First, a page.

LOS ANGELES, CA-If she had her choice of where she wanted to attend college, Ashley Joseph would have picked Spelman College, the historically black college in Atlanta, Georgia, with a dominant female student-body. However, Joseph said she was not able to get into the revered institution. So she settled on attending UCLA to obtain her bachelor’s degree.
Joseph would later move on to the University of Southern California (USC) to pick up her master’s degree in social work. So what was she doing at the 20th Annual Black College Expo (Los Angeles), a yearly expedition that takes place during the first week of February?
Well, Joseph actually found herself on the fontline of promoting historically black colleges and universities, standing front and center at the Black College Today booth inside of the Los Angeles Convention Center, encouraging interested patrons to sign up for a subsciption of the magazine that features the lifestyle and culture of the HBCU experience.
Despite the fact that she did not attend an HBCU, Joseph believes she can give insight to students on the importance of matriculating at one of these schools.
“Spelman was actually my top choice, but I didn’t get in, but I think I am really acclimated on knowing what it is means to be a black student on a black college campus,” Joseph said.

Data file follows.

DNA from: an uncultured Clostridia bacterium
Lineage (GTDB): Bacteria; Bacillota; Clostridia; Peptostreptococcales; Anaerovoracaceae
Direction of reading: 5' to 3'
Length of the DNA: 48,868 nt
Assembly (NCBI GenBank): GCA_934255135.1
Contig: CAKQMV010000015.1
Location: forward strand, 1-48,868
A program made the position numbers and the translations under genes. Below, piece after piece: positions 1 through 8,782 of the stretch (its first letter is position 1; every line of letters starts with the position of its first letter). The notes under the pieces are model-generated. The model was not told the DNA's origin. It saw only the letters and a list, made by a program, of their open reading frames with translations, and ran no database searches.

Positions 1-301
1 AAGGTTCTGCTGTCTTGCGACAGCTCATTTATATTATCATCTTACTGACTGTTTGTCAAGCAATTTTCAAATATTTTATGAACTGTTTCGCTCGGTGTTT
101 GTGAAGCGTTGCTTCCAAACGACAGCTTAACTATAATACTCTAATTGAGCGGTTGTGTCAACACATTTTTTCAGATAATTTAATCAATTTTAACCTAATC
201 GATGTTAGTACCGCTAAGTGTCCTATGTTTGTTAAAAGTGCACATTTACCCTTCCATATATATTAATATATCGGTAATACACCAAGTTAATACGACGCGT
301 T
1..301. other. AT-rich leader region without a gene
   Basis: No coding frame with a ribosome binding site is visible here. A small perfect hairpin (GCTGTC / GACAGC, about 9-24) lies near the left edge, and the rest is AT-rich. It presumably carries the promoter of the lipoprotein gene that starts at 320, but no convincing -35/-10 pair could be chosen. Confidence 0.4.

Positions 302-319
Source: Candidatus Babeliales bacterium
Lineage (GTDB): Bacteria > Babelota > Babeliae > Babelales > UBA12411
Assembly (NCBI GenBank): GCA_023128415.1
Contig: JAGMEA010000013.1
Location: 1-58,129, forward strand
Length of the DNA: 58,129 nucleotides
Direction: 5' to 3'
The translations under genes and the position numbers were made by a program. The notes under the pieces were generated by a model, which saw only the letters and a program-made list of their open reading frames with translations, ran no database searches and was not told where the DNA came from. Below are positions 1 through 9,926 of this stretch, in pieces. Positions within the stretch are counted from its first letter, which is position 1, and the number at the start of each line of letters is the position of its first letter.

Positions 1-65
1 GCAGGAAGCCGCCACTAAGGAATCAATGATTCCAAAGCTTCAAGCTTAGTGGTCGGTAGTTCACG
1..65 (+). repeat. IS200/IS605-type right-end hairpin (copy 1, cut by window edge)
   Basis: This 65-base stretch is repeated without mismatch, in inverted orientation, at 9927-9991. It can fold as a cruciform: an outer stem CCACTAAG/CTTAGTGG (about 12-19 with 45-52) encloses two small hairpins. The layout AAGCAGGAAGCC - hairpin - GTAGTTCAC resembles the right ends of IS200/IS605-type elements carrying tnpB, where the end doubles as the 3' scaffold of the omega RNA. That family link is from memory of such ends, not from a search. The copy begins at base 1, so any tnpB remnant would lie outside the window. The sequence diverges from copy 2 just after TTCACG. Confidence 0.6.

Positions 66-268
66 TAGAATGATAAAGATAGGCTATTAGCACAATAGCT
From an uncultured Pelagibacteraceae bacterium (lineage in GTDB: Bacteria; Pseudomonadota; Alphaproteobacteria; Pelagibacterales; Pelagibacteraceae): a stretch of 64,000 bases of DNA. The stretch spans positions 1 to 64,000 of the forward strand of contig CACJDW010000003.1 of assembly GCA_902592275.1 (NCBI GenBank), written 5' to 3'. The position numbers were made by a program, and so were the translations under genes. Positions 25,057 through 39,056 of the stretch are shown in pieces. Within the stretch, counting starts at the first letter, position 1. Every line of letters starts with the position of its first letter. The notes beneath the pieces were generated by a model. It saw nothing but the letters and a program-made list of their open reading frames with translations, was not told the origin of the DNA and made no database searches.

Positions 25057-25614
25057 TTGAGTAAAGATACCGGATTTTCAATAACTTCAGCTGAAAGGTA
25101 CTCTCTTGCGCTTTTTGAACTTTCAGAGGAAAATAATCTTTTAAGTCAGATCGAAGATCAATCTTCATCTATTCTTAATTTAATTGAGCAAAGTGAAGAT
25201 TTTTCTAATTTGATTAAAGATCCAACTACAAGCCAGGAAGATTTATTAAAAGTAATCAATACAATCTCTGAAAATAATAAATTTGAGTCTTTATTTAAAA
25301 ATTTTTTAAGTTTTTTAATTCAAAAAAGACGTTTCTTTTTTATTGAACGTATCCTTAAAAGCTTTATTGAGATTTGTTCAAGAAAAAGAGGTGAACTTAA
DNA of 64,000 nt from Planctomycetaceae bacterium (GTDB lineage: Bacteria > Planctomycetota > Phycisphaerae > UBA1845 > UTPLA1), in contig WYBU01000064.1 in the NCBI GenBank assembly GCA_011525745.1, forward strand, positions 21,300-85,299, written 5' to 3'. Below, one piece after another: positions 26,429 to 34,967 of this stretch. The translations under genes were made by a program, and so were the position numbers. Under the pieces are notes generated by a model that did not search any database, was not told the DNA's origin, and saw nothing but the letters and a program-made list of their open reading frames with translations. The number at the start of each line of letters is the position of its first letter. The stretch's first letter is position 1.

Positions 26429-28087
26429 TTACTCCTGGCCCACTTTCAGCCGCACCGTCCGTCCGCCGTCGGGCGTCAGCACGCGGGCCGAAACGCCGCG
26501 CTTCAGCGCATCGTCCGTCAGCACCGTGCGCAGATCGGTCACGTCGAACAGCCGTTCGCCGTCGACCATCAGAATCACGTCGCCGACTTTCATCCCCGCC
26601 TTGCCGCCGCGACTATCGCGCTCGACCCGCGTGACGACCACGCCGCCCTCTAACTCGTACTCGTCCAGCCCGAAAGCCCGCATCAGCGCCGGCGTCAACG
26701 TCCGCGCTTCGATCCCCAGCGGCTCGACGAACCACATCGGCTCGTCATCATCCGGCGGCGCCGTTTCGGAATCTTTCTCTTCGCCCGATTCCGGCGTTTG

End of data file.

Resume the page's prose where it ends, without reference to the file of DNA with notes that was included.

She added that Black College Today helps students to have a better insight on what it’s like attending an HBCU.
“As a student who lives in California, I’m not exposed to what means to be black on a black college campus at an HBCU, so our magaizne brings that information forward to expose what happens on back college campuses,” Joseph said. “It just spreads the information that’s needed for sudents that don’t have the means or don’t have the awareness what it means to be at an HBCU.”
There are just over 100 historically black colleges and universities (101) spread out throughout the United States. None of these schools exist in California. But in response to the dismissal of affirmative action at California colleges and universities two decades ago, Dr. Theresa Price, founder of the National College Resources Foundation (NCRF), brought black colleges to students here in the state.
Atlanta, Miami, Seattle, New York, Houston, Oakland, Sacramento, are just some of the municipalities the Black College Expo has spread to. Since its birth, the Black College Expo has been able to land over $500 million in scholarship and grant monies. More than a half million students have gone on to collect their college education, thanks to the Black College Expo.
So great has the demand been that Price and NCRF have launched the Black College Expo in multiple cities across the country. Fort Valley State University representative Brandon Gerty said the Black College Expo highlight the need for these instirutions and for students outside of their geographical areas to connect. What these schools have to offer black students they can’t anywhere else, he said.